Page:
Welcome to the first Summer of Asimov, where we'll be examining the third of the so-called Big Three Golden Age Science-Fiction authors. We've already covered the technologist Arthur C. Clarke and the political futurist Robert A. Heinlein, so now we get to the philosophical fantasist, Isaac Asimov. Covering Asimov adequately over one summer proved to be a daunting task, especially with the current coronovirus situation, so I've had to split it into two. This year, we'll be spending most of our time with the Robot and Empire series--tackled in a carefully chosen order--and next year, I plan to cover the entire Foundation series. So sit back, relax, and enjoy some vintage, epic science-fiction from one of the grandmasters of the genre.
I'll take "generic pulp sci-fi covers" for a thousand, Alex
By sheer happenstance, Joseph Schwartz, a mild-mannered, retired textile worker, has just been hurtled thousands of years into the future like a post-WWII Rip van Winkle. Though he is still on Earth, the world he emerges into is nothing like the one he has left behind. This new Earth is saturated with radiation, beset by the politics of a grand Galactic Empire that spans millions of independent planets scattered across the Milky Way, and boiling away with bitter anger just beneath the surface. Meanwhile, a famed archaeologist named Bel Arvardan comes to the Earth in search of mankind's origins, risking his professional credibility on the radical idea that humanity emerged from this very planet, which the rest of the Empire regards as little more than a provincial, backwater cesspool of a world. After a dangerous operation and a chance meeting, Schwartz and Arvardan both become unwittingly entangled in a dire conspiracy that threatens all human life in the galaxy.
Technically Asimov's first full-length novel (though most of Foundation had already been published as separate short stories), 1950's Pebble in the Sky feels like a novel written by a less experienced author. The plot is a bit convoluted, with an everything-but-the-kitchen-sink approach to its universe, and it's structured too much like a mystery novel even though it feels more like a fantasy thriller. I've praised Asimov in the past for using the genre trappings of mystery in his sci-fi stories, but this novel is proof that it doesn't always work.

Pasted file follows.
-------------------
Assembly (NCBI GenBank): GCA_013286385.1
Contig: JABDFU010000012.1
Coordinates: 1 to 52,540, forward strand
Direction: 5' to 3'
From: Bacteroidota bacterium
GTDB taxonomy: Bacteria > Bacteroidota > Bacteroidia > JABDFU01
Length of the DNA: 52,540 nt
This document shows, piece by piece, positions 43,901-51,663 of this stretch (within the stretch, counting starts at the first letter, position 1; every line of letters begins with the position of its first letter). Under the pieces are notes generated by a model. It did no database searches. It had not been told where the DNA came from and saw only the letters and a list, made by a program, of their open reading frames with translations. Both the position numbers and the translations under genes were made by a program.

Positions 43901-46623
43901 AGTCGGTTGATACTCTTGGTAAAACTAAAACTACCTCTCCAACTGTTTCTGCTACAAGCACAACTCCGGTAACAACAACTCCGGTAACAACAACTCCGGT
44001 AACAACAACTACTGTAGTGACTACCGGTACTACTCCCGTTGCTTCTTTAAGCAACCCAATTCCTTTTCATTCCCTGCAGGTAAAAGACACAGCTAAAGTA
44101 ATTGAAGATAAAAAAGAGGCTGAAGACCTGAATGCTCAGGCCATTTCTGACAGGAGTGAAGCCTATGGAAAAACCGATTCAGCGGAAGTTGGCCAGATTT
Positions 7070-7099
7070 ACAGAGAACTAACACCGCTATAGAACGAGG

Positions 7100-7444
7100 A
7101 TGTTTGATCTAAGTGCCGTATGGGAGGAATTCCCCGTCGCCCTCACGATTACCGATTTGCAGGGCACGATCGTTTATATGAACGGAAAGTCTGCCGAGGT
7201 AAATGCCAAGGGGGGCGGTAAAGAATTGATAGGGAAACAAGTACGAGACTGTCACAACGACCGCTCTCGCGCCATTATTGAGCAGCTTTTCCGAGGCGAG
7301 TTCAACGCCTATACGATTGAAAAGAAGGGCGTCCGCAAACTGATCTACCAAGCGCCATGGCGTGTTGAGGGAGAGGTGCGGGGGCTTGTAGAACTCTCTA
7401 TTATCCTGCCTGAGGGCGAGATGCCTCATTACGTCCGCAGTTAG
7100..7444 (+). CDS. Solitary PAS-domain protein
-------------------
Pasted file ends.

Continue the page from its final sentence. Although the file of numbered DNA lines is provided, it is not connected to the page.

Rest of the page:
For what it is, though, it's an enjoyable read, if a bit unweildy. Barring one or two awkward moments, Asimov's characters are strong, and his ability to utilize suspense is on full display. His writing style is already fully mature, in which he is able to describe even the driest bits of subject matter with a lightly poetic touch. The story builds to an exciting climax that has a few good surprises in store, and the whole thing is centered on a powerful theme of overcoming prejudice that is as poignant for 1950 America as it is universal in its morality.
I like this cover, but I don't know that it has anything to do with the actual story
I particularly love how Asimov is able to recontextualize events into wildly different interpretations that almost seem reasonable, as demonstrated most effectively by the character of Balkis, Secretary to the High Minister. Balkis is cunning and intelligent, but he sees events through a funhouse mirror of cold-war-style paranoia, determined to see benign coincidence as proof of enemy conspiracy. Granted, the overall plot does rely on some pretty outrageous coincidences, but it is genuinely satisfying to see Balkis recap the story so far in a new and deliriously twisted light.